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The Prophetic Faith of Our Fathers, vol. 4

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    II. Mexican Magistrate’s Remarkable Time—prophecy Interpretation

    Dr. Jose Maria Gutierrez de Rozas (1769-1848), one of Mexico’s distinguished jurists, was trained at the Seminary College in Mexico, serving for a time in different teaching capacities. After a brilliant scholarship record at law school, he passed his lawyer’s examination in 1791, and in 1824 2In 1824 De Rozas is first listed in the College of Lawyers’ roster as an Honorary Minister and Interne; in 1837, as duly Accredited Minister of the Supreme Tribunal of War and Navy; and 1839 and 1840, as Magistrate of the Superior Tribunal of the Federal District of Mexico. (Lista de los Individuos Matriculados en el llustre y National Colegio de Abogados de Mexico, for the years named.) became a member of the Mexican Colegio de Abogados (Lawyer’s College or Guild). He practiced in both the civil and criminal divisions of the Territorial Court of Mexico, and was knighted by the King of Spain in 1803. He was also appointed consultant to the Infante Don Pedro.PFF4 301.2

    Significantly enough, in 1804 De Rozas was made defense attorney for the prisoners of the tribunal of the Inquisition, and in 1816 was appointed fiscal lawyer of the Inquisition’s finance department. In 1814 he was also made director of the important Monte Pio de Ainimas, a large national institution. And beginning in 1820 he was Regidor and Custodian of Minors, and in 1821 became a member of the Court of Mexico.PFF4 302.1

    After the fall of the Inquisition, De Rozas held an honored place in the court of Emperor Iturbide, and was decorated with the cross of the Imperial Order of Guadalupe. In 1837, just after Texas broke away from the Mexican domain, he became minister of the Supreme Tribunal of War and Navy, and in 1839 was made judge of the Supreme Court of the Federal District. He died in 1848, the very year of his defense of Lacunza. 3Biographical data based upon the collaborative research of Charles R. Taylor in the Archives of the Department of National Defense and Archivo General de la Nacidn, as well as the Supreme Court of the Federal District, the Cathedral and Metropolitan Church files, the National Museum, and the National Economics Library, all of Mexico City. Photostats in Advent Source Collection. So it was evidently as defense counsel for the so-called heretic prisoners of the Inquisition that he became familiar with dissentient literature, which evidently interested him in Scripture study. The twenty-volume De Vence Bible, with its extended “Dissertation on the Scriptures” in the first volume, may have started him on the study of prophecy, and prepared his interest for the study of Lacunza on the second advent.PFF4 302.2


    In 1834 De Rozas wrote with remarkable clarity and at considerable length on the imminent second advent of Christ and the approaching end of the age, as disclosed through prophecy. Although an avowed Roman Catholic, as late as 1848 he published a treatise entitled Disertaciones Critico-Teologicas Sobre las Doctrinas de Juan Josafat Ben-Ezra (Critical Theological Dissertations on the Doctrines of Juan Josafat Ben-Ezra), 4Original in the Henry E. Huntington Library, San Marino, California. that is, Manuel Lacunza. This he wrote under the pseudonym, “A Mexican Theologian.” In this sixty-eight-page work, De Rozas makes vigorous defense of Lacunza’s fundamental thesis on the imminence of the second advent of Christ in glory and majesty which called for much courage. In this De Rozas contended that Lacunza was a good Catholic, that he was simply misunderstood, and that his treatise should not have been put on the Roman Index Prohibitorum. 5De Rozas supported Lacunza’s proposition of following a literal interpretation of Scripture in every case where it is not obviously a symbol (pp. 18-20), and held that a literal interpretation is needed as the foundation for any allegorical exposition or spiritual interpretation (pp. 22, 23). He declared Lacunza did not violate the accepted teachings of the Fathers, since the Fathers were not all in agreement (p_. 38). He upheld Lacunza’s charge that there is an almost total forgetting of study of Scripture among the priests (pp. 47-49), and approved the former’s comparison of the Jewish priests’ mistaking Christ’s first advent, as Catholic priests were now mistaking His second advent (pp. 59-63). Lacunza also believed Antichrist to be, not an individual, but a moral body of men, quoting with approval printed at least twice in Mexico.PFF4 303.1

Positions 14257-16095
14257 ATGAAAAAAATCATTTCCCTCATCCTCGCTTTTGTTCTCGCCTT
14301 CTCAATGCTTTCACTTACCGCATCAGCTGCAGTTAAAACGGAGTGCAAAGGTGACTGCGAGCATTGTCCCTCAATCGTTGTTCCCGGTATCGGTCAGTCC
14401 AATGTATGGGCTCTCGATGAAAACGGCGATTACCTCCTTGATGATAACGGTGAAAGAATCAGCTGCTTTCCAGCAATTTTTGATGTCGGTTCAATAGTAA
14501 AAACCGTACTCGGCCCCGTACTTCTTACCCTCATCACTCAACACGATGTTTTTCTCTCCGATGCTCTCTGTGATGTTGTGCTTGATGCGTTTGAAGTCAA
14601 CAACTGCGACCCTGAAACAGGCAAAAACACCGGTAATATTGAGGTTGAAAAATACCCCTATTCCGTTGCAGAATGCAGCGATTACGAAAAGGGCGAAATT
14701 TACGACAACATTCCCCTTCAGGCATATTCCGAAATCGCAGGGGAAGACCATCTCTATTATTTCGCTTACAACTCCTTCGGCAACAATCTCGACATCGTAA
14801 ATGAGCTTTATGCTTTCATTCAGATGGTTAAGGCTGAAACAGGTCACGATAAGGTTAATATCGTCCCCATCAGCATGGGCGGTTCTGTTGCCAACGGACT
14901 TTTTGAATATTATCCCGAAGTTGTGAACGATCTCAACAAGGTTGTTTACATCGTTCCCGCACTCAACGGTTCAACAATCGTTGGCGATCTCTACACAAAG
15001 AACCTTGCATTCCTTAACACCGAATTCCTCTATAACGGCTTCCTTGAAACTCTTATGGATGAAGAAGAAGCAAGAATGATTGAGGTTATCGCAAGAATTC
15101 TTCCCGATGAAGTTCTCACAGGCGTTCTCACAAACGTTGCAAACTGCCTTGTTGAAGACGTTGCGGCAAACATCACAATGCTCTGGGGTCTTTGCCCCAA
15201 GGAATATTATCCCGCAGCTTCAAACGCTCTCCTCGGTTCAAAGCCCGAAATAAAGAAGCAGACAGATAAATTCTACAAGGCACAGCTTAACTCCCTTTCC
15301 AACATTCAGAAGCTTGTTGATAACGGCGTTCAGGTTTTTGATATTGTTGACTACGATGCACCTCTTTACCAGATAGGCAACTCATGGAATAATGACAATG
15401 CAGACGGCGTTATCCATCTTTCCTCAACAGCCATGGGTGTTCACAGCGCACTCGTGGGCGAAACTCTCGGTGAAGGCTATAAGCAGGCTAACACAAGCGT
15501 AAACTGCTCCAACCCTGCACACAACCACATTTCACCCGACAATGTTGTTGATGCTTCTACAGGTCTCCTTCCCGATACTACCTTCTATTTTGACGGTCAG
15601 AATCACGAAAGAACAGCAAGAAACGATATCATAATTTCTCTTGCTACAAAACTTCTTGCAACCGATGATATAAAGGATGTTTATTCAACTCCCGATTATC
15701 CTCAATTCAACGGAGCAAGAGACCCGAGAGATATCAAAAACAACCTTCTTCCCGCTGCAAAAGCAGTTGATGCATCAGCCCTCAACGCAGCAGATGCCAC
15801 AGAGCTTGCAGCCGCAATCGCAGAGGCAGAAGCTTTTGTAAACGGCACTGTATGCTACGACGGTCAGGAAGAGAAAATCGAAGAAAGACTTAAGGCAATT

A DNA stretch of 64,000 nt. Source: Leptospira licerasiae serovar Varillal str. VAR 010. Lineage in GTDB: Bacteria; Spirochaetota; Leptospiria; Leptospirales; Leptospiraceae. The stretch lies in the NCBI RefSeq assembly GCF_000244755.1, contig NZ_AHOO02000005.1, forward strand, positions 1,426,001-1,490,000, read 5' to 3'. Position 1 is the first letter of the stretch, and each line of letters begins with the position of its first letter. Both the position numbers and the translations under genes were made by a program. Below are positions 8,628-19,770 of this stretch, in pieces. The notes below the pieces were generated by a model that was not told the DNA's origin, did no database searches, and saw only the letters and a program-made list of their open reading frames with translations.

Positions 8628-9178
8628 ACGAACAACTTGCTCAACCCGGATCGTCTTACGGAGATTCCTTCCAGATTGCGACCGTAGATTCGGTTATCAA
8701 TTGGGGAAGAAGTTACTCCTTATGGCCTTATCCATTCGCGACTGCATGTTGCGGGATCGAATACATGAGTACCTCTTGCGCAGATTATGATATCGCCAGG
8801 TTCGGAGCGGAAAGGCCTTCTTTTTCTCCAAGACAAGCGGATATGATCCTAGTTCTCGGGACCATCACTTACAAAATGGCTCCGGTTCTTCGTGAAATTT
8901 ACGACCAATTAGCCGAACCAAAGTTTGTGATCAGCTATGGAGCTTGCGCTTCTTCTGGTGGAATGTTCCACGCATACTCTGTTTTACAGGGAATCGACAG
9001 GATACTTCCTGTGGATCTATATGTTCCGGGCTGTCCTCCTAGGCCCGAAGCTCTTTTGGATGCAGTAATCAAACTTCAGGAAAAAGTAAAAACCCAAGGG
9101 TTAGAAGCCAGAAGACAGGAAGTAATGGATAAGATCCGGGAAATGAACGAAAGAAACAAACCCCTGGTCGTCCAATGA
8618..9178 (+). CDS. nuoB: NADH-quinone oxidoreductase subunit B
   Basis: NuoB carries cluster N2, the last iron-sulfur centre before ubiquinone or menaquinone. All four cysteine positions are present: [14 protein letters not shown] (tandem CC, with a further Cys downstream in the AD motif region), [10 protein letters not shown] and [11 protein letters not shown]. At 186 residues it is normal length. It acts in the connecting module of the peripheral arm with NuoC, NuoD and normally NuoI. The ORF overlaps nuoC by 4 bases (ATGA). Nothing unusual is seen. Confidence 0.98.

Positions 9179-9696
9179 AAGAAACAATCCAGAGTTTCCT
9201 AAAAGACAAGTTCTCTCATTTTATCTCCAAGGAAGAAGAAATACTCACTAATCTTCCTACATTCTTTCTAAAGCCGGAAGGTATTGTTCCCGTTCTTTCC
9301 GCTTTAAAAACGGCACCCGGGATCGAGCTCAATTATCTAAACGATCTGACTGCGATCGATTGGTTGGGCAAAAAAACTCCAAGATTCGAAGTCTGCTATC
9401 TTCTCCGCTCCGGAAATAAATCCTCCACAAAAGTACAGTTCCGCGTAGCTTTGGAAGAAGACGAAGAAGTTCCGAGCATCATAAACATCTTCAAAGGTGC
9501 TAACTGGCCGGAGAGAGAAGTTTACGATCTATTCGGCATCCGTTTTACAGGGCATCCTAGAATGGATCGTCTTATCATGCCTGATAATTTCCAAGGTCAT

This study of Lacunza’s work was probably the occasion for De Rozas’ interest in the advent. But his own extensive nineteenth-century venture into the time prophecies of Daniel finds no parallel in Spanish-speaking America, or in Catholic Europe for that matter. It is unique, and quite noteworthy. De Rozas’ main theological contribution, however, was written fourteen years prior, in 1833-1834, when active as a jurist, and was published in 1835 at Toluca, Mexico. It was a treatise of 235 pages, entitled Consulta a los Sabios, Sobre la Aprocsimacion de la Segunda Venida de Nuestro Senor Jesucristo (Consultation With the Wise Men About the Nearness of the Second Coming of Our Lord Jesus Christ). 6Originals in University of Monterrey Library, Mexico, and in New York Public Library. The title page simply states it to be “by a Mexican Magistrate.” But in an approving foreword (dated October 23, 1834), by a friar of the Carmelite Convent of Mexico City, assigned to report on it, the author is identified as “Magistrado Rozas.” And he is later also spoken of as a “theologue.” Unfortunately, only meager biographical data is thus far available. Hence we do not yet know the occasion for his interest and activity in the field of prophetic interpretation.PFF4 303.2


    Commending the study of prophecy, De Rozas avers at the outset that the Jews failed to recognize Christ as Messiah because they were “careless” in regard to the signs of the times and the prophecies and in “computing the weeks of Daniel,” for which neglect Christ reproached them. 7Translated from Jose de Rozas, Consult a a los Sabios, Sobre la Aprocsimacion de la Segunda Venida de Nuestro Senor Jesucristo, p. 5. De Rozas holds that the grand terminus of prophecy, yet to come, is found in Matthew 24:14 that when this gospel of the kingdom is preached in all the world for a witness unto all nations, then the end will come. 8Ibid., p. 9. But Christ’s coming “as a thief” does not preclude the study of prophecy. De Rozas contends that St. Peter, St. John, and St. Paul all teach the coming of Antichrist, whose appearance seemed to be fulfilling in atheism which he held was even worse than Mohammedanism and in other isms. 9Ibid., pp. 11, 13. As to the two advents, which he stresses as does Lacunza, the first was for our redemption, but the second coming will overthrow Antichrist. 10Ibid., p. 17.PFF4 304.1